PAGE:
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VPNs aren’t the only remedy for Wi-Fi hotspots

Many organizations prohibit workers from using free Wi-Fi hotspots. But these days, that’s not realistic — and it’s not the only way to secure your digital assets.


In a survey of IT decision makers, 94 per cent see free Wi-Fi hotspots as a significant threat to information security. What’s more, 62 per cent of surveyed individuals say they prohibit mobile workers from using free Wi-Fi hotspots. A further 20 per cent say they plan to ban such usage in the future, according to the iPass Mobile Security Report.

That organizations are nervous about free Wi-Fi should come as no surprise. As iPass vice-president of engineering Keith Waldorf explains, many businesses have had security breaches. They’re worried about potential network intrusions. Those concerns extend to free Wi-Fi hotspots, where hackers have been known to lurk in wait to access unprotected machines used by unwary visitors.

A closer look at the numbers shows that survey respondents aren’t necessarily concerned about the security measures — or lack thereof — employed by the hotspot operator. While 37 per cent say their biggest mobile security threat is related to free Wi-Fi, almost as many (36 per cent) say their biggest concern is employee inattention to security.

And 27 per cent say they’re worried about the devices employees use. Some 88 per cent say they struggle to consistently enforce safe mobile-usage policies. Organizations often give workers VPNs to access corporate networks remotely and safely, but iPass found that just 26 per cent of respondents are “fully confident” that employees use those encrypted communications tunnels every time.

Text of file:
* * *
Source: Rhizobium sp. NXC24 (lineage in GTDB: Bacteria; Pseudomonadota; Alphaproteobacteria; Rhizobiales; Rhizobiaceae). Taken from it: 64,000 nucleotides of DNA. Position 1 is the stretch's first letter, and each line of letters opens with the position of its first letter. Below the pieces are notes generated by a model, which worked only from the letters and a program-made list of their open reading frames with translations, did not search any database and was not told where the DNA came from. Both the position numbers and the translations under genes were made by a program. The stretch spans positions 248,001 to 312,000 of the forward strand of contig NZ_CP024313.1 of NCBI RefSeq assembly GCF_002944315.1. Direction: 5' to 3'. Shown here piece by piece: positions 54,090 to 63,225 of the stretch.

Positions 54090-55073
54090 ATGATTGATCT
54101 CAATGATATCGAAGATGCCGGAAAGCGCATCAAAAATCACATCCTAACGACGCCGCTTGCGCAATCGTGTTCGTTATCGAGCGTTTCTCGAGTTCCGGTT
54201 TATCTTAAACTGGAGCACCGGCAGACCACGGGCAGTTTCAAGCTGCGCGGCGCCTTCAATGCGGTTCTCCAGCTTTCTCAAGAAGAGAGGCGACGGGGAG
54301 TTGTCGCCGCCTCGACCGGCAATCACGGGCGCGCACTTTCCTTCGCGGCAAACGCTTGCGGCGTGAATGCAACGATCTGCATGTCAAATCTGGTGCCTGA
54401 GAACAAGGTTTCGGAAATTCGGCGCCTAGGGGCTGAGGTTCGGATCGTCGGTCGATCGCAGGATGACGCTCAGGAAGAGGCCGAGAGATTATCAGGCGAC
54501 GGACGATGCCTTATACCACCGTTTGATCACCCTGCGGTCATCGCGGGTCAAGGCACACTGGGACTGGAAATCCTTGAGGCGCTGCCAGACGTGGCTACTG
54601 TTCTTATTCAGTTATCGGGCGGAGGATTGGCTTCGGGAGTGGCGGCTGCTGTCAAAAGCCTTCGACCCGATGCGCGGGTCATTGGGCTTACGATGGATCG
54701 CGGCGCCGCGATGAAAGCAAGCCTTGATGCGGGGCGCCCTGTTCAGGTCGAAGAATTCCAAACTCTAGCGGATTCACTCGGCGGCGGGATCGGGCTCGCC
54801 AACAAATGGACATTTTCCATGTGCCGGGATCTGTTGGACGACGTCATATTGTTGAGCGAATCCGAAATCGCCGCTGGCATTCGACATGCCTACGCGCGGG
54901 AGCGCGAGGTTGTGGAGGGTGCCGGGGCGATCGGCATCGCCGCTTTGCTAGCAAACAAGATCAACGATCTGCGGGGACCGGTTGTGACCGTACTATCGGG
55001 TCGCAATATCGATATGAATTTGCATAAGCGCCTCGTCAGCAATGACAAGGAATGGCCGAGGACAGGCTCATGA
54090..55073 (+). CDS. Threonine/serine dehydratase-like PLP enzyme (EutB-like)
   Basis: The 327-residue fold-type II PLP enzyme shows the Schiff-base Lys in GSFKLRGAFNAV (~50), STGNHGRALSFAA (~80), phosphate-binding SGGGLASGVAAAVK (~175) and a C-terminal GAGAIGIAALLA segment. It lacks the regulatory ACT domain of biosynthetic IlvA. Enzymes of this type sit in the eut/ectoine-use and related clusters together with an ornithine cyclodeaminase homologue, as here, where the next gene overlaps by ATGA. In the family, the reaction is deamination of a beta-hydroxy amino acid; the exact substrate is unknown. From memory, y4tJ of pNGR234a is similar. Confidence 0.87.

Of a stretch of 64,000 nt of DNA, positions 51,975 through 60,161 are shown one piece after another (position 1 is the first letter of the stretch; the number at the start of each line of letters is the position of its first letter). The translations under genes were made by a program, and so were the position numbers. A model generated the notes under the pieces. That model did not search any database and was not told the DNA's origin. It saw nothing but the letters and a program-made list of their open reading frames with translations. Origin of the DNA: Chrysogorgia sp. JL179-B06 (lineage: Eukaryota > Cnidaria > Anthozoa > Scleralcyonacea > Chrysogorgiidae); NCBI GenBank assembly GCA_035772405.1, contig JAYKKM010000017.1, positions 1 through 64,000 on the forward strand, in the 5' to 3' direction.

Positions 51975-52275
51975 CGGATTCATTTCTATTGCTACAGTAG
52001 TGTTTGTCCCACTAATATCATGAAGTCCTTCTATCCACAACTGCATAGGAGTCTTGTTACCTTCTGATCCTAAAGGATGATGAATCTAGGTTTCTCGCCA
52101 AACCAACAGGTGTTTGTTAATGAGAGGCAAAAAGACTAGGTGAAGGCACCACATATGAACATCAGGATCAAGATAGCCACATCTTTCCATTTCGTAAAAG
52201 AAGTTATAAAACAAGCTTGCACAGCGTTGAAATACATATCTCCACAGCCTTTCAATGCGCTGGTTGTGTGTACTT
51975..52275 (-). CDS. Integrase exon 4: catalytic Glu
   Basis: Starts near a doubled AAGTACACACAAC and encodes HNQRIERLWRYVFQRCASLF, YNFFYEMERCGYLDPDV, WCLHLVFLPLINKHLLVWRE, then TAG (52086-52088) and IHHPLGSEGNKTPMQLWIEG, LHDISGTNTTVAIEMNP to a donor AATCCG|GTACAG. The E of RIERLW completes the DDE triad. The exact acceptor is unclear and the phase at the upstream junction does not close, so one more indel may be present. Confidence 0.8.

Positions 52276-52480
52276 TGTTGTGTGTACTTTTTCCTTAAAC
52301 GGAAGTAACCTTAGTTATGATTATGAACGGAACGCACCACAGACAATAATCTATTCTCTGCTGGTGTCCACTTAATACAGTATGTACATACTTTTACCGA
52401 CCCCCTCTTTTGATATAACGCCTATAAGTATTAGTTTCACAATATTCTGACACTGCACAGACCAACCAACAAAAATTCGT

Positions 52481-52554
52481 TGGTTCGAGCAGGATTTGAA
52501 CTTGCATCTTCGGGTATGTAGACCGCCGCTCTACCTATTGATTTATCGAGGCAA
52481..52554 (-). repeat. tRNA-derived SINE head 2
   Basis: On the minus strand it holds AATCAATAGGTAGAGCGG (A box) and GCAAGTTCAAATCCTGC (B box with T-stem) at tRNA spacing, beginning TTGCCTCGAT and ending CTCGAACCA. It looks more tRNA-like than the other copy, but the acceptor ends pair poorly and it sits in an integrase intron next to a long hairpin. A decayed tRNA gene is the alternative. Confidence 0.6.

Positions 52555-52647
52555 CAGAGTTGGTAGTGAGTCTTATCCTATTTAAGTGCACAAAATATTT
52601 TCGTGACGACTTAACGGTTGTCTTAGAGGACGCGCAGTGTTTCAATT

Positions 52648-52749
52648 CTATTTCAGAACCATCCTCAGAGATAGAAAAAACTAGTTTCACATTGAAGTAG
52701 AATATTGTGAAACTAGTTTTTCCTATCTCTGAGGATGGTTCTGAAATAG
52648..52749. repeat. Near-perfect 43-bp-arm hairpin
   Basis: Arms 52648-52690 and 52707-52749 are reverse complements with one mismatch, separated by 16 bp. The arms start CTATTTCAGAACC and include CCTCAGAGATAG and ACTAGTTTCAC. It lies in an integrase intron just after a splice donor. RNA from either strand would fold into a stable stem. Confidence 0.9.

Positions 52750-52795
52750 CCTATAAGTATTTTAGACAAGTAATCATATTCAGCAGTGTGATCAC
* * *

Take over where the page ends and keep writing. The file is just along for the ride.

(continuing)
Waldorf says what many IT decision makers must feel about this matter: “The fact is, mobile workers will seek out free Wi-Fi connectivity for its convenience, despite its security flaws. Simply banning access to free Wi-Fi hotspots is a heavy-handed approach and is not the solution.”

Instead, companies should educate mobile workers about the dangers of unsecured Wi-Fi and give them the tools to access secure Internet connections, he says. Certainly, it’s a commercial for iPass’s own secure Wi-Fi service. Nonetheless, the advice is sound. Security tools and education are helpful. It’s just that they might not cut it, either.

After all, even when users have the wherewithal to connect securely, they don’t always do so. If a mobile worker is in a rush to meet a deadline and needs to send information immediately — and the only reliable connection is an unsecured hotspot — you can bet that employee will link up and send.

Invest in the network

That means IT decision makers may need to spend less time trying to force users to turn on VPNs or steer clear of café connections, and focus more on securing the corporate network. In this case, advanced intrusion detection systems, firewalls and other strong electronic barriers are the best way to minimize infiltration.

A growing number of technology advisors make the case for cloud computing as a way to protect digital assets. Many cloud services come with data security features that simplify the task of safeguarding intellectual property. Companies can also zero in on security as a service by hiring a managed security services provider. Such firms often have certified experts who know how to ensure network performance and safety.

As Waldorf says, it’s unrealistic to expect mobile workers will stay away from free Wi-Fi. It’s also unlikely that they’ll always use VPNs and other security measures. A hardened network — ready and able to thwart intruders — could be the most important component in enterprise security infrastructure.

Image courtesy of Free Digital Photos

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